Imani M. Wesley
Attorney at Law

1585 62nd Street #99144 | Emeryville, CA 94662
t: 510.463.4699 | f: 510.655.4808



Regardless of one's net worth, estate planning is for everyone! If you own any property, are a parent with minor children, or have a child of any age with special needs, you need an estate plan.

An estate plan is a blue print for transferring property in accordance with your wishes. Estate planning is not just about assets or providing an inheritance for your children; it is about you as well. Estate plans can also provide for how you will be taken care of in the event of incapacitation.

A comprehensive estate plan includes the following:

Will: This instrument disposes of and transfers certain property at death. In CA, when the assets to be distributed under a will totals more than $150,000, probate is required. Probate is the legal process for administering and distributing the estate of a deceased person. It is a timely, expensive, court supervised and public process. Once probate of the estate is completed, the executor of your estate distributes your probate assets according to your will.

Revocable living trust: This instrument is created during life and becomes effective immediately once it is funded. It allows for current and continued management and control of your assets and for disposition upon your death. A trustee (e.g., yourself or a trusted designee) manages the property in the trust per your instructions and it exists for the benefit of current beneficiaries (e.g., yourself) and can continue for the benefit of future beneficiaries (e.g., your spouse and children). The creator of a revocable living trust can alter, amend, revoke or terminate it during his or her lifetime. It cannot be changed after death. Property passed through a revocable living trust avoids probate. It is less expensive and potentially less time consuming than probate although there is no court supervision.

Power of Attorney (POA): This document gives a trusted person the ability to make financial and other decisions on your behalf if you become unable to do so. The POA is helpful for avoiding a conservatorship, which is expensive and time consuming. In the event of incapacitation and there is a revocable living trust, a successor trustee will step in and take care of your financial matters. The POA will allow someone to step in and take care of your personal matters (which are distinguishable from your financial matters), such as signing your name on a contract or tax return. Designating an executor in a will is not sufficient for addressing incapacitation, as wills only take effect at death.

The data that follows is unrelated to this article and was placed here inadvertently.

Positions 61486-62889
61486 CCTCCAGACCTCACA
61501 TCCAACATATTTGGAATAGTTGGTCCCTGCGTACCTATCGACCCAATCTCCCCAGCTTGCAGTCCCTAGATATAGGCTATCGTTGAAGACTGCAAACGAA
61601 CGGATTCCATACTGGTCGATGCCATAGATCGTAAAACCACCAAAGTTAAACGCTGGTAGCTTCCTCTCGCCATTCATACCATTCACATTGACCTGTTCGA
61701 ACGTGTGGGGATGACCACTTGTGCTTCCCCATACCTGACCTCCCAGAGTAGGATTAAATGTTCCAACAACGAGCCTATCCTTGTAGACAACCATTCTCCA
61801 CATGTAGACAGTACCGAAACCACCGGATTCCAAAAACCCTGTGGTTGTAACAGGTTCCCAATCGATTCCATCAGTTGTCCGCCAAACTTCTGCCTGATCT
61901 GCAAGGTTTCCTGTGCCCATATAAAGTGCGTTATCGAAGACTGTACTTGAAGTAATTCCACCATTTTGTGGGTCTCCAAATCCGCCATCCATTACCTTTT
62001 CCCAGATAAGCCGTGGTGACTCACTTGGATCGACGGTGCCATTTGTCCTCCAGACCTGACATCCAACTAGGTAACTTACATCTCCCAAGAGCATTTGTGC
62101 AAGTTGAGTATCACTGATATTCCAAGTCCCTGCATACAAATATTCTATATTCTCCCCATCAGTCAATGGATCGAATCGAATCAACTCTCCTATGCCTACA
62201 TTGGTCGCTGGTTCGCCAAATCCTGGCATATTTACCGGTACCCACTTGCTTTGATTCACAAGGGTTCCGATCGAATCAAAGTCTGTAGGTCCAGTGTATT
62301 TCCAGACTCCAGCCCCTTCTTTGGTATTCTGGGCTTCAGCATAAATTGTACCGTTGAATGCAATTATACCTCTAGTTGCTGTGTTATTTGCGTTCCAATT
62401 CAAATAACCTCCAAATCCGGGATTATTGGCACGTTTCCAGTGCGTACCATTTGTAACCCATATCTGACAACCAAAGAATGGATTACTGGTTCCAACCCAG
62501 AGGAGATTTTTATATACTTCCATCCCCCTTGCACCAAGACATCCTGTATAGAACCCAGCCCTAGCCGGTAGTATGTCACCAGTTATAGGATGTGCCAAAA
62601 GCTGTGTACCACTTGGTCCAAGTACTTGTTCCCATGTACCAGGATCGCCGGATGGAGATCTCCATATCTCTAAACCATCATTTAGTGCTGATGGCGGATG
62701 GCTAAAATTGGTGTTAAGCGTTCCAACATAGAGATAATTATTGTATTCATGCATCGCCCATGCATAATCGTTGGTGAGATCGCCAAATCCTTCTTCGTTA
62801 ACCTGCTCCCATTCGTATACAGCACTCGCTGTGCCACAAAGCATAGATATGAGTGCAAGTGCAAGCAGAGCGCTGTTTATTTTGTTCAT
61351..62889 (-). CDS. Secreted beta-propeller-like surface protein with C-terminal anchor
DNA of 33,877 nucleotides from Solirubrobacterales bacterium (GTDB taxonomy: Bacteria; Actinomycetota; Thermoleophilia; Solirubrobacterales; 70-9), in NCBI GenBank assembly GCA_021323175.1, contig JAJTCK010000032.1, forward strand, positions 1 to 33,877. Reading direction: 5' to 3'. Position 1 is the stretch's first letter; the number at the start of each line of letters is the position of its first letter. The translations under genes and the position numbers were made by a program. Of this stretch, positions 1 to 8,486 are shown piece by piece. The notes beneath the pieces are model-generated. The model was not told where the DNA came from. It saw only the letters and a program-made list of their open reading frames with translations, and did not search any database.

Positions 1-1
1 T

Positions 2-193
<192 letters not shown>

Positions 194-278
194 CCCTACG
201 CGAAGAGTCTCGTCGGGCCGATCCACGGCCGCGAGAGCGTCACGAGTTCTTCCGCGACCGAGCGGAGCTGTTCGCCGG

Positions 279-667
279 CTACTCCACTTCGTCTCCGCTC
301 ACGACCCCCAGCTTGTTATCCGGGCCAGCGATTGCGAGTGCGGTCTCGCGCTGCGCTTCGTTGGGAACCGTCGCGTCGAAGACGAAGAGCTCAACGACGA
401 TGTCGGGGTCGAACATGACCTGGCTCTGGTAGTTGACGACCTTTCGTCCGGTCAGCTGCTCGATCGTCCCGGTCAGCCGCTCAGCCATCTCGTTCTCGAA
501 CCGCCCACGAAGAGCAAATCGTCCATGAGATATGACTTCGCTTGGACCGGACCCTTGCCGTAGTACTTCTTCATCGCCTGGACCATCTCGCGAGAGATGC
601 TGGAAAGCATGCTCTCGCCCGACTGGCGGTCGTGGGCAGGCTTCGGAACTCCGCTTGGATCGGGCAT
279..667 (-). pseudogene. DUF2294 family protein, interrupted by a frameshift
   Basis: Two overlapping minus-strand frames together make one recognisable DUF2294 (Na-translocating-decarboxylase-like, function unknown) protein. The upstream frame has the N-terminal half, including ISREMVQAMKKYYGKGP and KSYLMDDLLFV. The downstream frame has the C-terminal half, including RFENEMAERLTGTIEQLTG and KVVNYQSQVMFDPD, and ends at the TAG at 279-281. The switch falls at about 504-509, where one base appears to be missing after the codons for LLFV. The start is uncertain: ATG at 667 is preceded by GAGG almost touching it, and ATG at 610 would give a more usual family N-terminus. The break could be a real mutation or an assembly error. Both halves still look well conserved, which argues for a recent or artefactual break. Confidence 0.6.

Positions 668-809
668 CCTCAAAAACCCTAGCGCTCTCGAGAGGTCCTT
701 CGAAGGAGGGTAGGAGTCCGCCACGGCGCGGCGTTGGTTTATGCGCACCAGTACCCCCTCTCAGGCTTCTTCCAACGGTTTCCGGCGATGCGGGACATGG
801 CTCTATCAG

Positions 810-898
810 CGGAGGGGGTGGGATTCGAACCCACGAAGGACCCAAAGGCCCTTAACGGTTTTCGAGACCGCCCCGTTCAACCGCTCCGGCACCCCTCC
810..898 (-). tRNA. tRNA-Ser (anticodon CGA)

Advanced Health Care Directive: This document can provide an agent of your choosing the discretion to make medical and healthcare decisions on your behalf, or you can set forth the decisions ahead of time and make it the agent’s duty is to enforce those decisions. Such decisions include end of life care and organ donation.

When to review your plan
Estate planning is an ongoing process. Your life changes and often; so should your estate plan. Your estate plan should be evaluated periodically to ensure consistency with your present life circumstances and to incorporate changes in the law. A review is wise following life events such as a birth/adoption, death or divorce. Other changes warranting a review are changed financial circumstances (e.g., new job or retirement) or a second marriage that blends two families. Even if your life is relatively constant, periodically reviewing your plan to make sure it continues to reflect your preferences is wise.